Are there such things as scientific facts? Does it make any sense for there to be? The answer is yes, but most of the claims which are assumed to be facts are not actually facts at all, at least not if you are speaking within the realm of scientific investigation.
First, let us consider a few definitions of the word “fact.”
- A thing that is indisputably the case –
- “A thing that is known to be true, especially when it can be proved” –
- “A truth known by actual experience or observation” –
So we have facts as being indisputable, known to be true, and things which are known by actual experience or observation. But in science, many facts are said to be “provisional truths.” This seems odd. So let us take a look at how science even works.
Ever since Karl Popper, science has been a process in which deductive reasoning is used to falsify models, using empirical evidence. All theories are just models which can be used to determine the nature of an outcome for a given experiment. We can say that an outcome occurs with probability 0 (is impossible), occurs with probability between (0, 1), i.e. is possible, or occurs with probability 1 (is necessary).
We have a large collection of models (theories) that we use. So what can we say is a fact in science? We can discuss facts in relation to a collection of models M. We can say that a claim is either consistent with M or not consistent with M. Why is that a fact?
We have concluded that a fact is something which is indisputable. In other words, regardless of any additional information, so long as people no how to evaluate the truth value of the statement, the result is the same. That is quite possible in the system above. Any scientific can evaluate a claim and determine whether or not the claim is consistent with M or not, and regardless of any additional information, the answer will be the same, so long as we are using M, rather than some other collection of models.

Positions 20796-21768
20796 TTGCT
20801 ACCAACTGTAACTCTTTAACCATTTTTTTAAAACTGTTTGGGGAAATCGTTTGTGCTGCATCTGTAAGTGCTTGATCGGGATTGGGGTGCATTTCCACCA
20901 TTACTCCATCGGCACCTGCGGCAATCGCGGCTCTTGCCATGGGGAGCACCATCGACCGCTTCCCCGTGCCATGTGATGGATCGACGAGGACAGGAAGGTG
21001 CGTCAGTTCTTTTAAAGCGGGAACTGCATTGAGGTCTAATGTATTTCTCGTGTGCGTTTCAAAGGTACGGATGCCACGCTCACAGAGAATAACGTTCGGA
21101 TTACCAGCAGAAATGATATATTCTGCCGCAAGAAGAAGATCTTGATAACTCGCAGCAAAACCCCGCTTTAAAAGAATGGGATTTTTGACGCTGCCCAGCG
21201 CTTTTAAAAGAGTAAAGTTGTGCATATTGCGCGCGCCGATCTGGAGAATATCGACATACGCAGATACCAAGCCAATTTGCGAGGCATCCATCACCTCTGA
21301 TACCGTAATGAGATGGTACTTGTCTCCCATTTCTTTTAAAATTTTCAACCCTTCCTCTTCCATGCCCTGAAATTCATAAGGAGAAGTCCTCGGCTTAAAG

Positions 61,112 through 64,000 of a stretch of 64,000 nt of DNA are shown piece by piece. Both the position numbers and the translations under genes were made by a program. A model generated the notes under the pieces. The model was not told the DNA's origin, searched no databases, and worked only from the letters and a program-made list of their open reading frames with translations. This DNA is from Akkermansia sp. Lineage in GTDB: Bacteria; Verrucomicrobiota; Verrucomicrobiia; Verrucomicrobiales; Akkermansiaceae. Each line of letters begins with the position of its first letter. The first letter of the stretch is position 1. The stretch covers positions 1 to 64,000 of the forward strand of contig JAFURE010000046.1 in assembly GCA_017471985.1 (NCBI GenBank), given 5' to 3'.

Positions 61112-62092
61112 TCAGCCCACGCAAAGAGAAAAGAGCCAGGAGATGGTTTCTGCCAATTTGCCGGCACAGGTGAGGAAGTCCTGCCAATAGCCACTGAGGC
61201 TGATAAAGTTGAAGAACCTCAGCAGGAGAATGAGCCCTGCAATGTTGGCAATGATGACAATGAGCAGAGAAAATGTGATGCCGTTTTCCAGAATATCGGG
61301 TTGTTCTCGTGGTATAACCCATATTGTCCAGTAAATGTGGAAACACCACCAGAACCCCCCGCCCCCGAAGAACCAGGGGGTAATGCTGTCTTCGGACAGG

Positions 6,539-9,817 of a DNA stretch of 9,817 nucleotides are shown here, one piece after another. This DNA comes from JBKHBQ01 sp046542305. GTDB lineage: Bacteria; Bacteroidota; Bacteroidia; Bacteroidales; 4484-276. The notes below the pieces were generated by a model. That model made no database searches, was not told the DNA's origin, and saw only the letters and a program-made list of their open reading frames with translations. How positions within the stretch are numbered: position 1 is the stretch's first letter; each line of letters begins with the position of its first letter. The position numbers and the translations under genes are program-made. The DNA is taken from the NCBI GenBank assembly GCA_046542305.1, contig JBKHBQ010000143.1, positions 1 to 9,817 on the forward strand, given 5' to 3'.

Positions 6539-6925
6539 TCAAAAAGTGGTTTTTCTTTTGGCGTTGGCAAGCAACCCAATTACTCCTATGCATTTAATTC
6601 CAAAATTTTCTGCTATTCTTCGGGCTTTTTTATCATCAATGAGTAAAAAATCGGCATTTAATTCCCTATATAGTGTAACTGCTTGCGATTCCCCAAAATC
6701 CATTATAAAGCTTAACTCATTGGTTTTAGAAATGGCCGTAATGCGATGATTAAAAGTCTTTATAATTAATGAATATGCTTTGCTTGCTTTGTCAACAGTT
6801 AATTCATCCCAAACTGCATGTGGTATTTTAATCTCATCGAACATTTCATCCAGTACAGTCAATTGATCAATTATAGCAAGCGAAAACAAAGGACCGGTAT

Observations and Inferences
We can also include direct observations, since facts can be considered truths known through experience or observation. The problem is, most of what we think of as observations are really inferences based on observations. Suppose you plant a sapling in a park. Six months later you go to the same park and see a tree, in the same spot that you planted your sapling, that is four times as tall. Did you observe that your sapling had grown? No. You saw a before and after state and used inductive inference to come to your conclusion that the tree had grown. So is it a fact that your tree had grown? No. It is, however, a fact that your inductive inference is consistent with our current models in botany.
Now, when scientists speak to one another, do they need to address model consistency when speaking of facts? No. It can be implied. If I say that “x is a scientific fact” I mean that it is consistent with our current theories. But people must be aware of the distinction. Because if I just say that “x is a fact” it becomes something which, at least in the minds of some, becomes indisputable, in its own right.